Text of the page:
By Mojan Najmabadi
Students from this university played philanthropist last month and selected their top picks for innovative Jewish organizations in the Washington metropolitan area.
About a dozen students came together at Hillel on Oct. 21 to vote and decide which organization out of 18 groups selected by the Slingshot Fund should receive a $1,500 grant. Slingshot, a program dedicated to highlighting innovation in the Jewish community, publishes an annual list of organizations, social entrepreneurs and professionals in need of funding.
Established in 2005, Slingshot highlights what it says are the most innovative nonprofits in North America. And this year, Slingshot highlighted Washington projects in its first-ever D.C. supplemental guide.
Funding for the D.C. Slingshot program came from Emanuel J. Friedman Philanthropies, a foundation that aims to ensure “the continuity and vibrancy of the Jewish community.”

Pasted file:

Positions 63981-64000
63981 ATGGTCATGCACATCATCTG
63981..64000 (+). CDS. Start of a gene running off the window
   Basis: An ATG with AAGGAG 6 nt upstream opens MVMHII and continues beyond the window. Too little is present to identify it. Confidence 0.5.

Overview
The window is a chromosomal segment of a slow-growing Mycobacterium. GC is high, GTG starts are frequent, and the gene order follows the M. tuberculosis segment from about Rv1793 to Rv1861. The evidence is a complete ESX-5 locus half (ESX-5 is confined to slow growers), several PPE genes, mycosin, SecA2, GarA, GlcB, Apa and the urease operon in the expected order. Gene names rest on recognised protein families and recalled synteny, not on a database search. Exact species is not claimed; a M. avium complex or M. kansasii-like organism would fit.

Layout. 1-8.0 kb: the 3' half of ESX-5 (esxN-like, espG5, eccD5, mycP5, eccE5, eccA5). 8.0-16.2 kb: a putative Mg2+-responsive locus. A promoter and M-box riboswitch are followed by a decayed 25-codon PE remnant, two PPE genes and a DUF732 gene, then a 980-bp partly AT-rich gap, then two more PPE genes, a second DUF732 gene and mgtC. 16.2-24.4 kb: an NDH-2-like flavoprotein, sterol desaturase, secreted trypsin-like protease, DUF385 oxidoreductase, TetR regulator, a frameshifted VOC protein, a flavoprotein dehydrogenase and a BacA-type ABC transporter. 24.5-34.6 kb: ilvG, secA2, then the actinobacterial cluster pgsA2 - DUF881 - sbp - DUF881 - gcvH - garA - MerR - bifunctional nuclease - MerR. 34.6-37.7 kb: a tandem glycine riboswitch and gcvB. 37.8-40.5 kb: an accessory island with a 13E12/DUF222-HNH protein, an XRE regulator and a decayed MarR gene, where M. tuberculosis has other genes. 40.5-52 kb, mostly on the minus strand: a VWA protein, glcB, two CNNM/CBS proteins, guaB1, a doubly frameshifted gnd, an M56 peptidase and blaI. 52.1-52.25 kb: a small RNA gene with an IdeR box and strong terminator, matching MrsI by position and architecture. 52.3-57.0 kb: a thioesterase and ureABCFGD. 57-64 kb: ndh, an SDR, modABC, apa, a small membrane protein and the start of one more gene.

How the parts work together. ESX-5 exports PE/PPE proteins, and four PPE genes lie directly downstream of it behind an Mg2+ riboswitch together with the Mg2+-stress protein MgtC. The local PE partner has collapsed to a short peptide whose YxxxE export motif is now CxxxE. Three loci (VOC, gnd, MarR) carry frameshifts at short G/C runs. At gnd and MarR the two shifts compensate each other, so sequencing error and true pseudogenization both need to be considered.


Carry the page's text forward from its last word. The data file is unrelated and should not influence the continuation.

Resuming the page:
Students in attendance learned about each of the 18 organizations listed in the Washington supplement. The guide offers bits of information about each group, including their mission statements and their expenses for the past year. Projects ranged from university fellowships and youth groups to small startup businesses.
During the philanthropy program, students asked questions and debated factors that surrounded their decisions. Some of these factors included the age group of beneficiaries and the different causes each programs supported.
Julie Finkelstein, associate director of Slingshot and a University of Maryland alumna, was the driving force behind bringing the Slingshot program to College Park. She said she was happy to be able to partner with Hillel, especially since she was involved with Hillel as a student.
“I do this program all the time, and it’s almost always different organizations, which is amazing,” Finkelstein said.
After deliberation, the students decided to award $750 to the Greater Washington Jewish Coalition Against Domestic Abuse and $750 to the Maryland Hillel Fellowships.
Senior Shifra Erez, a Jewish studies major, was one of the students who attended the event. She said the students chose to give some of the funding to Hillel “because they wanted to give back to an organization that had helped them a lot.”